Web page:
Saturday November 30th, 1.30pm
Cork City Library - Free Talk

So You Want a Career as a Poet

nov30How do you forge a ‘career’ as a poet? Should you even be thinking in terms of a ‘career’ and what can you expect from a ‘career’ as a poet? Prize-winning poet Patrick Cotter will share with you his insights into the business of poetry from the viewpoint of a poet, editor, publisher and event curator with over thirty years of experience. patrickcotter.ie

 

 

 

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New Chapbooks released autumn 2019

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It's Not Me, It's You by Brian Kirk
Price: €7 (within Republic of Ireland)
€9 (shipped internationally)

“It almost seemed wrong to tear the paper, but when Helen finally lifted the lid Robert saw over her shoulder an explosion of bright and dark colours, and for a moment he forgot what he had given her. It appeared to be a box of coloured lights. Then he watched her hand disappear inside and he remembered how it would feel cool and smooth like cream.”

 

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A Middle Eastern No by Jill Widner
Price: €7 (within Republic of Ireland)
€9 (shipped internationally)

“Yalda liked to talk to me about her life in Shiraz before she moved to California. But only in the dark. Maybe her memory was clearer in the dark. Whatever it was, she told me things in the dark that she wouldn’t have ordinarily revealed about herself. I don’t think she realized that it gave me a kind of advantage.”

 

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Kissing Maura O'Keeffe by Gerry Murphy
Price: €6 (within Republic of Ireland)
€8 (shipped internationally)

Kissing Maura O’Keefe, his second chapbook with Southword Editions, is a selection of old and new love poems by Cork poet Gerry Murphy. Murphy has published eight collections of poetry, noted for their political and erotic charge as well as their irreverent humour.

 

 

 

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Announcing the 2019 Seán O'Faolain Short Story Prize Winners

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1st Prize:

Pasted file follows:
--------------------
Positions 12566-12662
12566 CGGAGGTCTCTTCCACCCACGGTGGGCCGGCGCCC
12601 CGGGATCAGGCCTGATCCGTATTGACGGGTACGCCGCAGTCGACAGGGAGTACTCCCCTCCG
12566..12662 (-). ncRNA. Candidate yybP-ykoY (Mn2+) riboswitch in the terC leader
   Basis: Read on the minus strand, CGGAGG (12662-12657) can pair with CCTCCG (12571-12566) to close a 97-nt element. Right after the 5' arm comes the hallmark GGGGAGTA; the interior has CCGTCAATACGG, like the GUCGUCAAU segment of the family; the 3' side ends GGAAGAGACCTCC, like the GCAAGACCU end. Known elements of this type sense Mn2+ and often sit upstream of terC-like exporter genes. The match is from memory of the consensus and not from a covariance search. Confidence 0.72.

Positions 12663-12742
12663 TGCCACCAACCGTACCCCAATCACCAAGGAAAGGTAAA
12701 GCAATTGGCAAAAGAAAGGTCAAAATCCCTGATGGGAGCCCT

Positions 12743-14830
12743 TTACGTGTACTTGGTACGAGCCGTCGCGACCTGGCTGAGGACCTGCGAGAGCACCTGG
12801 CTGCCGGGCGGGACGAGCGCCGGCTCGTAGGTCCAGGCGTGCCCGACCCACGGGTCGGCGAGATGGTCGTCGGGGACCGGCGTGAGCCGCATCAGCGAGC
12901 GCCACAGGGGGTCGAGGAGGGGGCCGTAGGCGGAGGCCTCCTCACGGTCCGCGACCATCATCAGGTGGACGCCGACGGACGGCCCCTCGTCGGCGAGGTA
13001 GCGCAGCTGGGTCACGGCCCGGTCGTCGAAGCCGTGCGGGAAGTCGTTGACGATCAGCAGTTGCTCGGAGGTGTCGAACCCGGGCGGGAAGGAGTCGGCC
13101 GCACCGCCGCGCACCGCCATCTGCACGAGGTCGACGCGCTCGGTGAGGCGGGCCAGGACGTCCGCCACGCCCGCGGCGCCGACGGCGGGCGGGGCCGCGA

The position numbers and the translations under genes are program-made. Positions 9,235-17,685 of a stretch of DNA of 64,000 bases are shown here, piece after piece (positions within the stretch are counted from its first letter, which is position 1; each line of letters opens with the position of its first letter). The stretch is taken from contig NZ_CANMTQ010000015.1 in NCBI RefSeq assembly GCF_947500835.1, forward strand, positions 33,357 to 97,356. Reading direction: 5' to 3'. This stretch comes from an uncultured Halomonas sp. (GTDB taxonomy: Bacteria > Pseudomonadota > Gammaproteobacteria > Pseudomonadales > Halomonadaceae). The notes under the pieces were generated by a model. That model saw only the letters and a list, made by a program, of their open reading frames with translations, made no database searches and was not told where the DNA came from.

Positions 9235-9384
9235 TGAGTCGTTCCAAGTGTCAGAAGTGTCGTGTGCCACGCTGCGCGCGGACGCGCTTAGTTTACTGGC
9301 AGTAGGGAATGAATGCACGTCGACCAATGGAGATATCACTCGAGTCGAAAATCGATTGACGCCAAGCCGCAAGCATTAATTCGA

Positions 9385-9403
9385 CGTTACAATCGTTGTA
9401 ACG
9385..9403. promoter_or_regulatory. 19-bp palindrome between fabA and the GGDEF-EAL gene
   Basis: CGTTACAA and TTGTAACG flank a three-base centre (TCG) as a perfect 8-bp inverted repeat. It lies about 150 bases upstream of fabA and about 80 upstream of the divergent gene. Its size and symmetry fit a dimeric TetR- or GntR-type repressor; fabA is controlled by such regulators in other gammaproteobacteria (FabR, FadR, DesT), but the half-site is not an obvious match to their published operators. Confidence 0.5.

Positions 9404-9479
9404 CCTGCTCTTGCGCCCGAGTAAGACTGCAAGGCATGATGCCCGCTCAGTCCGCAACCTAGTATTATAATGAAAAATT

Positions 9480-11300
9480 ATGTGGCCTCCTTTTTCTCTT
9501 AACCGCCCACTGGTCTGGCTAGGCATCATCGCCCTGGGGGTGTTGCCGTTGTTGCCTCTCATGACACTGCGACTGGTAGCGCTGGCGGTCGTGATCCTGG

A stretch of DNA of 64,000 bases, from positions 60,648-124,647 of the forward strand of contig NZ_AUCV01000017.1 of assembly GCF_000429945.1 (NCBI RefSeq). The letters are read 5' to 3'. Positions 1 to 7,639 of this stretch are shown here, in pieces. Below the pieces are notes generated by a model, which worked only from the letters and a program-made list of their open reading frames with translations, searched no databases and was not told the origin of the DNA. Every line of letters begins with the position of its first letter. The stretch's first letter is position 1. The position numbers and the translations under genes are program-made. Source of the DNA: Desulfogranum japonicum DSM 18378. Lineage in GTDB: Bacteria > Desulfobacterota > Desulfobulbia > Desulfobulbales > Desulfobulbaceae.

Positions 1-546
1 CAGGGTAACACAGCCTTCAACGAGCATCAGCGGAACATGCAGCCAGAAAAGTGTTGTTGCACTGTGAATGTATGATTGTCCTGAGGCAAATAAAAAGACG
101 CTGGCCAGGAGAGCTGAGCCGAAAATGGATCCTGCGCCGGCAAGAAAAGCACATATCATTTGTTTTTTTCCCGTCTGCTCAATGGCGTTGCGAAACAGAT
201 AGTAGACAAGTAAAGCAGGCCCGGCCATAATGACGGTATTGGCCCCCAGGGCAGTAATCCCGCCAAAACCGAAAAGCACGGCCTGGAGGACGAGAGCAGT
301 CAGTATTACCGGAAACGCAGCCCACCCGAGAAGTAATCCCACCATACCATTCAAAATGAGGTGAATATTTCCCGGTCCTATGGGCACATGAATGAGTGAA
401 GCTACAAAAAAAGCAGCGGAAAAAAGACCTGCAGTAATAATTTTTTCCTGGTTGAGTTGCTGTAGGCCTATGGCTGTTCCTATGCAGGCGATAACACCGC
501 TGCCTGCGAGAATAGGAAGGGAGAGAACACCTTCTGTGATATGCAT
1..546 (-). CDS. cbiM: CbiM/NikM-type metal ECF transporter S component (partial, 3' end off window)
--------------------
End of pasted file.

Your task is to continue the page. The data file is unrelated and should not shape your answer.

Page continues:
Come Closer by Mike Allen
(Norfolk, England)

Mike Allen was born in London. He graduated with a BA from the Slade School of Fine Art in 2010 and from the University of East Anglia with an MFA in Prose Fiction in 2017. In 2019, he was awarded an Escalator prize by the UK National Centre for Writing. He is working on his first collection of short stories.

Mike will read his winning story on Sepember 28th as part of the Cork International Short Story Festival - tickets available here.

 

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2nd Prize:
The Rules by Peter Hughes
(Monaghan, Ireland)

Born in 1962, Peter Hughes is a journalist and writer from Monaghan Town. He works as an editor and journalist for the Co Monaghan weekly provincial newspaper The Northern Standard. He was previously shortlisted for a Hennessy Literary Award for his poem ‘Mousewoods’.

 

Shortlisted

Chamomile by Cristina Ioana Aramă (Bucharest, Romania)
Can you feel it? by Shelley Hastings (London, England)
I Knew You Then by Kelly Kirwan (New York, USA)
The Basket and the Flask by Jean Roarty (Dublin, Ireland)

 

These six stories will be published in issue 38 of Southword.

 

Highly Commended

Billy O'Callaghan, the 2019 judge, would like to highlight the work of 32 other writers who were part of his longlist of 38, chosen out of nearly 900 entered for this year’s Seán O’Faoláin Short Story Prize - this list can be found here.

 

 

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Culture Night 2019, Poetry Chapbook Launch
Kissing Maura O'Keeffe by Gerry Murphy

At 9 p.m, Friday September 20th, in Cork City Library, Southword Editions will launch Kissing Maura O’Keefe, a chapbook selection of old and new love poems by Cork-poet Gerry Murphy. Murphy has published 8 collections of poetry, noted for their political and erotic charge as well as their irreverent humour.

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COMPETITIONS, PUBLICATIONS, VIDEOS, OPPORTUNITIES, FESTIVALS

 

2020 Cork International
Poetry Festival

March 24 - 28

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Subscribe to Southword
Issue 37 out now

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Southword Editions
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MunsterLit Youtube

How to Write Titles

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Gregory O'Donoghue
Poetry Prize Reading Playlist

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Sean Ó'Faoláin Short Story
Prize Reading Playlist

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Southword Editions
Chapbook Launches

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Munster Literature Centre
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Frank O'Connor House, 84 Douglas Street, Cork, Ireland.

Tel. (353) 021 4312955 Email munsterlit@eircom.net